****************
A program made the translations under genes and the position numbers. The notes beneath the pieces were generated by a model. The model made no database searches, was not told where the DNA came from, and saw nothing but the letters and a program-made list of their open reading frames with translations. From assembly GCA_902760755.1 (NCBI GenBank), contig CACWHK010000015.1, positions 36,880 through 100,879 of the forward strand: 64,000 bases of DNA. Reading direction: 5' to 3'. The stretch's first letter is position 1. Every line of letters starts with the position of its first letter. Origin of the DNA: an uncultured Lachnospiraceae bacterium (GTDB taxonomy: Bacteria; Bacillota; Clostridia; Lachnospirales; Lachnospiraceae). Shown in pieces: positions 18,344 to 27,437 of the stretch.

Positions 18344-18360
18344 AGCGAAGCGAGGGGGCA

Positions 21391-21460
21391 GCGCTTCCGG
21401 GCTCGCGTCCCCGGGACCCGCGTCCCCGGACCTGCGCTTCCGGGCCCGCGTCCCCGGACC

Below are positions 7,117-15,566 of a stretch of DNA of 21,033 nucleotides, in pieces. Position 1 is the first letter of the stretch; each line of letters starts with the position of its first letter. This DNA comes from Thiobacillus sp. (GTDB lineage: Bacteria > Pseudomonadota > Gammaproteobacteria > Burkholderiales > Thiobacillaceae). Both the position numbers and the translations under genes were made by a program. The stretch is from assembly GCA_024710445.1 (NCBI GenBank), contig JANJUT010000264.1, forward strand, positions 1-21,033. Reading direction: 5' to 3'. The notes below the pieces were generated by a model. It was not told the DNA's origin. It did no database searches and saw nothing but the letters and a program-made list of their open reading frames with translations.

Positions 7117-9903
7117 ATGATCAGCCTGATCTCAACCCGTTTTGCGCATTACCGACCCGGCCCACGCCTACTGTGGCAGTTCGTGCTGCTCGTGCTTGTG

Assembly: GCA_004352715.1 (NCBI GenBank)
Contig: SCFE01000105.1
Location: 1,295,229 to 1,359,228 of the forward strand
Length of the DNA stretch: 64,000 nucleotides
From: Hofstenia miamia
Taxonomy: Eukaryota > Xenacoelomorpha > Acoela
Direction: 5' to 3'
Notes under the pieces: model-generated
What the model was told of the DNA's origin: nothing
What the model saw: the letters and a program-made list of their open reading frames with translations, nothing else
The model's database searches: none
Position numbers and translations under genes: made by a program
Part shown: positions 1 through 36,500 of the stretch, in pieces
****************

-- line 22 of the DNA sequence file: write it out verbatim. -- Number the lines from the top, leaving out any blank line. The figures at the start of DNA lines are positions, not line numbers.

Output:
Part shown: positions 1 through 36,500 of the stretch, in pieces